It’s still not good, but “better” is great news right now.
That appears to be the consensus from economists after the latest inflation data from the Bureau of Labor Statistics (BLS) showed prices are finally starting to come down, with the Consumer Price Index (CPI) reading 8.5%—lower than expected, and a significant improvement over last month’s historic 9.1% increase.
Wall Street seemed particularly encouraged by the report, with all three major stock indices popping more than 1.5% early Wednesday morning.
As inflation grew to become a top kitchen table issue this year, with spiraling fuel costs and food prices weighing heavily on monthly budgets, the Federal Reserve has recently taken an aggressive stance in winding down pandemic-era monetary policy, raising interest rates by 75 basis points in each of its last two meetings.
Dr. Lisa Sturtevant, chief economist for Bright MLS, said in a statement that the CPI reading along with last week’s strong job numbers are signs this strategy could be working.
“The easing of overall inflation coupled with strong labor market conditions could provide some optimism to the Federal Reserve that the rate hikes are working and that the elusive ‘soft landing’—that is, bring inflation down without sending the labor market tumbling—is a possibility,” she said.
Fed Chair Jerome Powell has previously said he is looking for consistently falling inflation before easing up on rate hikes. Mortgage rates have already priced in much of the anticipated interest rate increase, according to many economists.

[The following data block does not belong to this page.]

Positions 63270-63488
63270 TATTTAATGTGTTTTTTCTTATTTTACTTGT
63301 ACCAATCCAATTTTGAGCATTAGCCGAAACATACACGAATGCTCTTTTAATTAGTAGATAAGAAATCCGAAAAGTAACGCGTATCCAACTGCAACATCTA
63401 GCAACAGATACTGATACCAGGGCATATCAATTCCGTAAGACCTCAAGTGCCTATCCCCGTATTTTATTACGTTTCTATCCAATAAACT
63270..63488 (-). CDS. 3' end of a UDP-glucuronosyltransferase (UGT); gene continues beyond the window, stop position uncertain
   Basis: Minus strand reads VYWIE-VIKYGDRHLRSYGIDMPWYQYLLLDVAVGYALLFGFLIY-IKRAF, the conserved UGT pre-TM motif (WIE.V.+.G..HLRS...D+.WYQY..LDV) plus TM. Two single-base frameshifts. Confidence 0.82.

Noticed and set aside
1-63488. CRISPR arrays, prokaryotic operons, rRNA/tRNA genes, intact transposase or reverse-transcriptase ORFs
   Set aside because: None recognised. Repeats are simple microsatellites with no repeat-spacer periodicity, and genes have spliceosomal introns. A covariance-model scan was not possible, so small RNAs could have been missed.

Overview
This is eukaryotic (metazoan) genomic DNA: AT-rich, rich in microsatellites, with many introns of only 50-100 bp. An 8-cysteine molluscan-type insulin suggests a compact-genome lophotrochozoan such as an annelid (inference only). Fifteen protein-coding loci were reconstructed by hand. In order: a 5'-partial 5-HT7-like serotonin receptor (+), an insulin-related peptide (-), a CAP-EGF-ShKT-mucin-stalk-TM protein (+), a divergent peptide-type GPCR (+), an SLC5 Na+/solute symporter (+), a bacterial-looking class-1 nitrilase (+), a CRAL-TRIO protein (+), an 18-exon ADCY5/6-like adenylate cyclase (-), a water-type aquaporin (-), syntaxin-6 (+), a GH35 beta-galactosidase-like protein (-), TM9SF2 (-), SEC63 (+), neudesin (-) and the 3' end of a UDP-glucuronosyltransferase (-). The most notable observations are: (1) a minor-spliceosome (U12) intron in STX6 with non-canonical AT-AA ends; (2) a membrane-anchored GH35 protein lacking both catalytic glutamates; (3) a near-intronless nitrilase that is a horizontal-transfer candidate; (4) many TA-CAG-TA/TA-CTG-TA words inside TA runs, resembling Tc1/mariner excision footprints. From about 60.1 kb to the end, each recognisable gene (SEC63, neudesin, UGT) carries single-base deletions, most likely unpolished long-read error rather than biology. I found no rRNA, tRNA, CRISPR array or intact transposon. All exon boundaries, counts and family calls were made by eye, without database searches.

Last month, Powell said even some easing of consumer prices would not change the necessity for some “additional tightening” in the near future.
Among the biggest improvements within the CPI was gasoline—down 7% from previous month. Fuel oil fell 11%, and energy costs overall were down 4.6%, a sharp about-face from a 7.5% increase in June.
Other costs remain stubbornly high, however, which Strurtevant cautioned will continue to pose a challenge to everyday Americans as well as policymakers trying to cool the economy. Overall, shelter costs were up 0.5% in July, slowing only fractionally from a 0.6% increase in June.
And these might not include much of the pressure caused by the recent run-up in home prices, according to Sturtevant.
“Because of the way the government calculates the cost of housing, increases in home prices and rents have not completely shown up in the inflation numbers,” she explained. “Even as home price and rent growth slows, the rapid rise in housing costs over the past year will keep putting upward pressure on inflation in the months to come.”
Rents for primary residences are up 6.3% year-over-year, and owner-equivalent rents are up 5.8%.
At the same time, home prices were up close to 20% back in May—certainly not an analogous measurement to the CPI shelter cost index, but something Sturtevant says cannot be ignored as affordability weighs on the housing market.
“High housing costs and the challenges they pose to prospective buyers and renters will continue to be a strain on the economy,” she said.
Jesse Williams is RISMedia’s senior editor. Email him your real estate news to firstname.lastname@example.org.